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Posts with the Tag “blog”

Rich Harwood’s Redeeming Hope blog

Richard Harwood's blog, Redeeming Hope, shares Rich's thoughts on how to improve public life and politics. Rich Harwood founded the Harwood Institute for Public Innovation to help people imagine and act for the public good. For almost 20 years, he and his colleagues have been evolving both the ideas and the practical approaches for changing the negative conditions in society that too often divide people and keep them from making progress in their neighborhoods, communities, and the nation as a whole. (continue)

AI Annotations

AI Annotations is a place to create a conversation - an exchange of ideas and practices - among the co-owners of Appreciative Inquiry Consulting and with others who are on the journey of exploration and collective understanding of Appreciative Inquiry. Loretta Donovan, Roberta Peirick, Loretta Randolph, Tony Silbert and Sandy Wells make up the AI Annotations blog team as of 5/07. (continue)

Public Comments

Brad Rourke writes a regular column on civic issues called Public Comments, a series of monthly essays on civic life, public engagement, civil discourse, ethics, and what those ideas mean in today's world. You can subscribe to Public Comments or view the essays online. The essays also frequently appear in The Christian Science Monitor. Brad Rourke is a writer and consultant who works on civic issues and ethics. He works with public leaders, nonprofit organizations, foundations, and others concerned with civic life and public issues. Email Brad to subscribe. (continue)

The Expanding Circle

Kate Howard's blog about civic engagement and public participation focuses on helping communities develop skills, access knowledge, and collaborate to solve public problems. (continue)

Civic Minded blog (archive)

Catch up on the latest in online politics and democracy with the Corante blogging network's Civic Minded group blog. Civic Minded is a guide to the political impact of the Internet, looking at issues ranging from online organizing and campaigning to the big picture of how new technology is changing democratic communities. (continue)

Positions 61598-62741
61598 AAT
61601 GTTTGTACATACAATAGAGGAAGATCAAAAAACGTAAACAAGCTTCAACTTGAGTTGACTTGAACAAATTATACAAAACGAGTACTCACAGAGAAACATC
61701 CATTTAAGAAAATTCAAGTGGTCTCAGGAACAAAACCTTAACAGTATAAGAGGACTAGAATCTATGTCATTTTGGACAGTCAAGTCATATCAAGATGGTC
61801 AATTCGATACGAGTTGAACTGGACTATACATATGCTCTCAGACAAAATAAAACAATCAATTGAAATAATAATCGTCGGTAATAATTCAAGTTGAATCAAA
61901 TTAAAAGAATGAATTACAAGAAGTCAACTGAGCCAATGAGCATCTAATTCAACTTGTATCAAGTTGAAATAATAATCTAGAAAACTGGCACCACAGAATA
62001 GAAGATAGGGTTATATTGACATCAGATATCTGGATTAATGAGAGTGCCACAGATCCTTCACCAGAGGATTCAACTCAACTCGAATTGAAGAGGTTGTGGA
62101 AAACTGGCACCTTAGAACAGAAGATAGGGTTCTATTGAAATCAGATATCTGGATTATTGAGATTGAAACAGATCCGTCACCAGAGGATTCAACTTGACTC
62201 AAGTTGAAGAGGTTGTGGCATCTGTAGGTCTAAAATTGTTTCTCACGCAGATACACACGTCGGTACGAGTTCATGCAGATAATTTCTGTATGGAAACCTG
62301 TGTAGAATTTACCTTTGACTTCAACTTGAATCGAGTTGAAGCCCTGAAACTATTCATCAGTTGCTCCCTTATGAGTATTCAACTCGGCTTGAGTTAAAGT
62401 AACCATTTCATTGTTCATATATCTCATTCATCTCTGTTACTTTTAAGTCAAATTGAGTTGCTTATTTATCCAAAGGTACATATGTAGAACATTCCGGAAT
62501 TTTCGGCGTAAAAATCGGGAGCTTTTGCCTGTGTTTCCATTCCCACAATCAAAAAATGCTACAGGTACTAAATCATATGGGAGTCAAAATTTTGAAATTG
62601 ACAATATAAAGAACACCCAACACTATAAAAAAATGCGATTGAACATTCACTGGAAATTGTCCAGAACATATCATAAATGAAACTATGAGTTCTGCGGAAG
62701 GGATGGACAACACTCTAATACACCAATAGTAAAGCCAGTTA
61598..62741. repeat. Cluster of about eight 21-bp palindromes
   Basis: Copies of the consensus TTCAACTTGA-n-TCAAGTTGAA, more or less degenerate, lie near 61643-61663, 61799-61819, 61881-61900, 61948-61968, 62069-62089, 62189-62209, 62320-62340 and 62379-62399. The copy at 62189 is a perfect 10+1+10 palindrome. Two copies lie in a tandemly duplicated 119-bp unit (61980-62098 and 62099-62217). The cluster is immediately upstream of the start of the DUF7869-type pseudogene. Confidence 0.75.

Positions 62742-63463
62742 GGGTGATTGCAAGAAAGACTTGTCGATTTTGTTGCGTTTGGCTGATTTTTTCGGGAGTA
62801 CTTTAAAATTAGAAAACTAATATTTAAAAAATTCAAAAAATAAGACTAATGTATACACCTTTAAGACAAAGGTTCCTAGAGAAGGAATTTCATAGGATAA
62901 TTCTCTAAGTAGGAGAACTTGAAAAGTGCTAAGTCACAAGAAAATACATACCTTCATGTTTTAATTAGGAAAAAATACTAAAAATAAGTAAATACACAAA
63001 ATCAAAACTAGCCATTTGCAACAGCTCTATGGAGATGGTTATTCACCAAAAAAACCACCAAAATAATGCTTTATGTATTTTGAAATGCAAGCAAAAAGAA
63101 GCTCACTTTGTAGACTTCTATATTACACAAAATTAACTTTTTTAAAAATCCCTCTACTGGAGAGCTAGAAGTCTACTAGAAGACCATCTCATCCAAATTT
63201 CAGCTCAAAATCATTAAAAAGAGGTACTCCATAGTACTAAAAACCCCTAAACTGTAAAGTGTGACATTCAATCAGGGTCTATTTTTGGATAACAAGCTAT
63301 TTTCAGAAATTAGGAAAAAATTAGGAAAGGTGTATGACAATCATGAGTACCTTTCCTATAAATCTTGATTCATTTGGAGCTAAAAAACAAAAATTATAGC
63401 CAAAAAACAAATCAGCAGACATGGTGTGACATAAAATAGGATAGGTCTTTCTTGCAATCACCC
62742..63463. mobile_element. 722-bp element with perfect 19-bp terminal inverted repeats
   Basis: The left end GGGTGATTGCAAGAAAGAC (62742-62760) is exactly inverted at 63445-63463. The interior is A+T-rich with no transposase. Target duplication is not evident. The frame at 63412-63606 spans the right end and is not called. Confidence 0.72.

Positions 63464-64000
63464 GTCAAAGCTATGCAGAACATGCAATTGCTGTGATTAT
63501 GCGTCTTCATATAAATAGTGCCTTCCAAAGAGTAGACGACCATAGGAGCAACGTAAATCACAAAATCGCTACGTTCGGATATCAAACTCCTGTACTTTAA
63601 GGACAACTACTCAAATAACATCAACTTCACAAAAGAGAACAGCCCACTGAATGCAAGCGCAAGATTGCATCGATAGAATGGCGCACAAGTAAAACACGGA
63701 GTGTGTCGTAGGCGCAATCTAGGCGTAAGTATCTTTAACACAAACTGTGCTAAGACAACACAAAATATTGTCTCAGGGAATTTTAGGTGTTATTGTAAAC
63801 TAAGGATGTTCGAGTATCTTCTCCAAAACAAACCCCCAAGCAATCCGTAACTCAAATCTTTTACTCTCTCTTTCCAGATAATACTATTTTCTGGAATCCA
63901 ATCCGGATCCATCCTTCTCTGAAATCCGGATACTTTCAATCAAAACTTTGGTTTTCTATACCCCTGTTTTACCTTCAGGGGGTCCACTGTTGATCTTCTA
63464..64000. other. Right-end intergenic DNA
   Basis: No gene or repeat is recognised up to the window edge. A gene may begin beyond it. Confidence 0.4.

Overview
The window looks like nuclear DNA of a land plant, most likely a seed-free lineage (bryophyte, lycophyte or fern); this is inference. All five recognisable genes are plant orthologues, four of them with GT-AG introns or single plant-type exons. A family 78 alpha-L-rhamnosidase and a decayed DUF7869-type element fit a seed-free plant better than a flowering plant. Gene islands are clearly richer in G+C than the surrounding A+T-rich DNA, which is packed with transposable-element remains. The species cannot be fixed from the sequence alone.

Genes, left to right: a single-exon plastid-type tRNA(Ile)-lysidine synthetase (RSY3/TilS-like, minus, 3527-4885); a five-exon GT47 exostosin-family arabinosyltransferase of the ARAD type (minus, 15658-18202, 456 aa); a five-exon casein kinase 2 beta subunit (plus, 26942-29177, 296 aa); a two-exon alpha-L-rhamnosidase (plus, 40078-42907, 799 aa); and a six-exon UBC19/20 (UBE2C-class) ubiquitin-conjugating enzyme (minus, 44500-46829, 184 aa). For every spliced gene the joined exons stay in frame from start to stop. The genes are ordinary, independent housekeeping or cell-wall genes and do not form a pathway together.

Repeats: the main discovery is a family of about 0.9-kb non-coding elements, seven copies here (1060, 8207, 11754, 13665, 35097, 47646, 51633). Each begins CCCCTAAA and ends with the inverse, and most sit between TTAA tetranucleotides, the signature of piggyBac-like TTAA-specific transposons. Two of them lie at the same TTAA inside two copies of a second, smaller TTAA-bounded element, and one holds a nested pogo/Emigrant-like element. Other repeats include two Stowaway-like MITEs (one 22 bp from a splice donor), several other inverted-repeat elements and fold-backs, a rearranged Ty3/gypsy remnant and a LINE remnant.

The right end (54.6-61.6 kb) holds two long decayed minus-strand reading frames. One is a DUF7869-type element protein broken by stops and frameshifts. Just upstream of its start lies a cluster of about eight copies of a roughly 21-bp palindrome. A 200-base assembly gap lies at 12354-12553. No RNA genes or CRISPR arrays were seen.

The Democracy Movement blog

This is the group blog of the Deliberative Democracy Consortium (DDC). A project of AmericaSpeaks, the DDC is a network of practitioners and researchers, representing over 30 organizations and universities, working together to strengthen the field of deliberative democracy. The DDC seeks to support research activities and to advance practice at all levels of government, in North America and around the world. Lars Torres of PeaceTiles, Mike Weiksner of e.thepeople, Joe Goldman of AmericaSpeaks and Peter Levine of CIRCLE are frequent posters. (continue)

Libraries Foster Civic Engagement Blog

American Library Association members Nancy Kranich, Taylor Willingham, and Michele Reid established an ALA Membership Initiative Group for librarians interested in Fostering Civic Engagement. This group, formed in 2004, includes librarians from all types of libraries who are eager to learn about and share their experiences with facilitating deliberative public forums and fostering civic engagement in their communities. (continue)

Peter Levine’s Blog

Peter Levine is Director of CIRCLE, The Center for Information and Research on Civic Learning and Engagement (www.civicyouth.org). CIRCLE conducts and funds research on young people's civic education and participation. Levine is also a Research Scholar at the Institute for Philosophy and Public Policy in the University of Maryland's School of Public Policy. He is chair of the executive committee of the Campaign for the Civic Mission of Schools and a member of the executive committee of the Deliberative Democracy Consortium. Levine's blog primarily covers topics related to youth civic engagement and deliberative democracy. (continue)

Public Issue Forums of Southwest Missouri

David Burton's blog focuses on the online deliberation of topics relevant to public issue forums in southwest Missouri. (continue)


London-based Involve believes that meeting the greatest challenges of the age will depend on bulding adaptable and flexible institutions while giving more power to ordinary people. Involve focuses on the practicalities of making this happen. They undertake four core activities: Advocacy - making the case for genuine citizen empowerment; New thinking - improving understanding of what works; Better practice - supporting institutions and citizens; Networking - bringing members of the participation and empowerment field together. (continue)